Originally published in Dumbo Feather. Courage might just mean discovering the lost and hidden parts of ourselves I was never a risk taker in my twenties. Not really. When confronted with a daunting challenge I usually crawled back into my comfort zone, where it was safe. I even signed up for a bungee jump in New Zealand and when I stepped up to the platform I backed out at the last minute. What happened to the adventurous boy who spent his youth climbing trees? The truth was, he had disappeared into the sanctuary of rationality—something we all do by living safe, conservative lives. It wasn’t until my late twenties that I realised being rational had its own restrictions. So in 2010 I did what any irrational person would do—I sold all my possessions and moved to Berlin. My decision was met with immediate skepticism and raised brows. I understood their concerns—I had maybe enough money to live frugally for several
If Nils Frahm Can Do It, So Can I I woke up this morning to a newsletter from one of my favorite music labels, Erased Tapes. Still rubbing the sleep from my eyes, I read the headline: Nils Frahm… withdraws himself from social media. I lay back in my bed and smiled. I discovered Nils’ music in 2010 just after I moved to Berlin (for 2 years). In winter I would walk through the cobblestone streets, thick with sleet, listening to his album Felt. I was immediately transported. Each piece sounded fresh, heart wrenching and life affirming — an avant-garde brew of modern-classical and electronica that spoke directly to my dislocated spirit. Nils’ music quickly became the soundtrack to my new home. So when Nils announced he was withdrawing from social media this week, I took his message seriously. “Dear friends, This page is soon not going to be active anymore. After giving it serious thought, I have concluded that Facebook will be
My short story ‘One in a Thousand’ received Third Place in Issue #32 for On the Premises. Their prompt was: We challenged contestants to write a creative, compelling, well-crafted story between 1,000 and 5,000 words long in which a character (not necessarily the main character, but one important to the story) almost dies.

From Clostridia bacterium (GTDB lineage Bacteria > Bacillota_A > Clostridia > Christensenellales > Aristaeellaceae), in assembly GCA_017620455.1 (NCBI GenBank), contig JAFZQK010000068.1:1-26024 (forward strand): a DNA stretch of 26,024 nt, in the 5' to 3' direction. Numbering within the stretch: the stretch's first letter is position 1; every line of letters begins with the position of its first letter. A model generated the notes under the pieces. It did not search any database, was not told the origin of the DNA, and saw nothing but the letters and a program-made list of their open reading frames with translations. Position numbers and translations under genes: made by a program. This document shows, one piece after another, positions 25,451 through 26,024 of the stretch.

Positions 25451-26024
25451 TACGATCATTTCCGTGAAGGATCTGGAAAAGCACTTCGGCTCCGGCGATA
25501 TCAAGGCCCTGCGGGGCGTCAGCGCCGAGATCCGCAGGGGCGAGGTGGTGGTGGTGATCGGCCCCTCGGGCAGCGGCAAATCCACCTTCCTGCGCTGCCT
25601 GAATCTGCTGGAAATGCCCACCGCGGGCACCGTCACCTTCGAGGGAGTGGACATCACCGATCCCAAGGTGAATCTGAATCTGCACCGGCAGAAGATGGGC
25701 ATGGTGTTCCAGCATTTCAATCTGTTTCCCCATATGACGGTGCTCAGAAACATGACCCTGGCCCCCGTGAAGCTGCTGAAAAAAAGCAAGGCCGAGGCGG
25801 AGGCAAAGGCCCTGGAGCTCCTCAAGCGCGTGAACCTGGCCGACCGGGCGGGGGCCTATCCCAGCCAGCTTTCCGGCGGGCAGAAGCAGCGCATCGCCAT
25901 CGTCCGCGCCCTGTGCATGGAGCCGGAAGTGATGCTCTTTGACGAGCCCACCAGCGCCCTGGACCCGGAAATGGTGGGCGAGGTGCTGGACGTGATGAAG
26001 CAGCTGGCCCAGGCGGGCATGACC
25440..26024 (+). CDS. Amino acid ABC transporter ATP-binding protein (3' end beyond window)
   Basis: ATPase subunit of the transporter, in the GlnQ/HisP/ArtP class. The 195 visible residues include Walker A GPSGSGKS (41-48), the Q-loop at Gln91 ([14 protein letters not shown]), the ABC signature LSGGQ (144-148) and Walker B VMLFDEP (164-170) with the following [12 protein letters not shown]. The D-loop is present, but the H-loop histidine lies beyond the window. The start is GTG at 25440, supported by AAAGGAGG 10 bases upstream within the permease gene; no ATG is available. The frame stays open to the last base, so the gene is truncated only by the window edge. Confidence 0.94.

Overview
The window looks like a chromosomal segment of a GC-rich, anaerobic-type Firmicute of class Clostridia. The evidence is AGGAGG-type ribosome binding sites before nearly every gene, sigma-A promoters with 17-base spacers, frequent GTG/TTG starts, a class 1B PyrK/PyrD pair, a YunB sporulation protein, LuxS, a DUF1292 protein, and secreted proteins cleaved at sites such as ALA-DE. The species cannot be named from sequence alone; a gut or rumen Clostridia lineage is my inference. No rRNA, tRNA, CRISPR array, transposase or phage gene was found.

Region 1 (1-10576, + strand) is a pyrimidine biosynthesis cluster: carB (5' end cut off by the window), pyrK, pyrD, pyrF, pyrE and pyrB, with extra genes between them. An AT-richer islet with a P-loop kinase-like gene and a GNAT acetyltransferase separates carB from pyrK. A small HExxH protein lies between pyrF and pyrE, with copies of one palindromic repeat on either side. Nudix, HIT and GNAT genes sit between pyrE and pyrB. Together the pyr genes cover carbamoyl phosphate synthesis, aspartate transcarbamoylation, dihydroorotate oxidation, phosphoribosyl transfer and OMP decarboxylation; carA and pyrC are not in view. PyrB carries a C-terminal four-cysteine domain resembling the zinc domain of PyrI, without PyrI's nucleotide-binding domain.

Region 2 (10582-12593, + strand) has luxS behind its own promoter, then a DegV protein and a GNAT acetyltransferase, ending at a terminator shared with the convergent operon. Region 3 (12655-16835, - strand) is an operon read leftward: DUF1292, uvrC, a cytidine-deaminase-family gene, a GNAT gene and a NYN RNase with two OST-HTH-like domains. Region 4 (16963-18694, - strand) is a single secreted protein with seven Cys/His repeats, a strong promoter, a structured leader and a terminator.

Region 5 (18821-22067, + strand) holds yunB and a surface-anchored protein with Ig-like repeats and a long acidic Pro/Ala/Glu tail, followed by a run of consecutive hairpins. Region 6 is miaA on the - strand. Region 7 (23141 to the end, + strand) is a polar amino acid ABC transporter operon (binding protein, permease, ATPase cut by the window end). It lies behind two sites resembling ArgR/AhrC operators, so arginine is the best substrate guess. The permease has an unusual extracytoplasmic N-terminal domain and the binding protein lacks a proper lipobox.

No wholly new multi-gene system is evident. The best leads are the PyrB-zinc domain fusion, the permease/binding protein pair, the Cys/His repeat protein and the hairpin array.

In the end they received 377 contest entries and chose six stories for prizes.
This article has been my most popular piece written for Medium thus far. I suppose it has touched people because of its overall theme: mysteries are bigger than us. I do believe people want to feel more connected to the universe. ‘Our’ world and the societies we have built, are becoming faster, more stressful and we seem to be losing our ability to truly connect with each other in a meaningful way. Perhaps we should stop glaring down into our screens and cast our eyes up into the night sky. Who knows what we’ll discover.
In ‘Home, Like Dying Embers’ part 3 we meet Parker – a trumpet player with a troubled soul and a love for his instrument. Parker is a man who believes his life is full of intangible things, even his girlfriend seems intangible, but perhaps it is full of mysteries waiting to be revealed.
Arc of the Meridian is a poem I wrote earlier this year. It has finally found a home at Drunk Moneys and will be published in early 2019.
Parasomnias is a poem I wrote earlier this year. It has finally found a home at Drunk Moneys and will be published in early 2019.
In part 2 of ‘Home, Like Embers’ Hannah sets out on her journey to show her sick father the old photograph of the family. But along the way she follows the sound of jazz and meets an exotic stranger.
Home, Like Dying Embers is a weekly – fortnightly story series and bit of an experiment in self discipline. One of the problems many writers face is the inability to finish what they begin, including me. And while I don’t believe in lumping all your stories onto your blog, I do believe in sprinkling them out like fairy dust … let them exist … breathe or eventually splutter and die. Live and learn. But let them exist. Another reason I began this story is to play with prose. You can map out a story (called plotting and not overly recommended) or you can let your characters follow their feet. This is what Home, Like Embers is all about, seeing where my characters will go next; inspired by a recent writing workshop with the wonderful Claire Keegan. Some of the characters are also based on my experiences while living in Berlin, and they are rarely exaggerated, merely reshaped. The story begins with Hannah and her life in Berlin as she decides to return a family photograph to her dying father. I hope you enjoy this series. – Jakob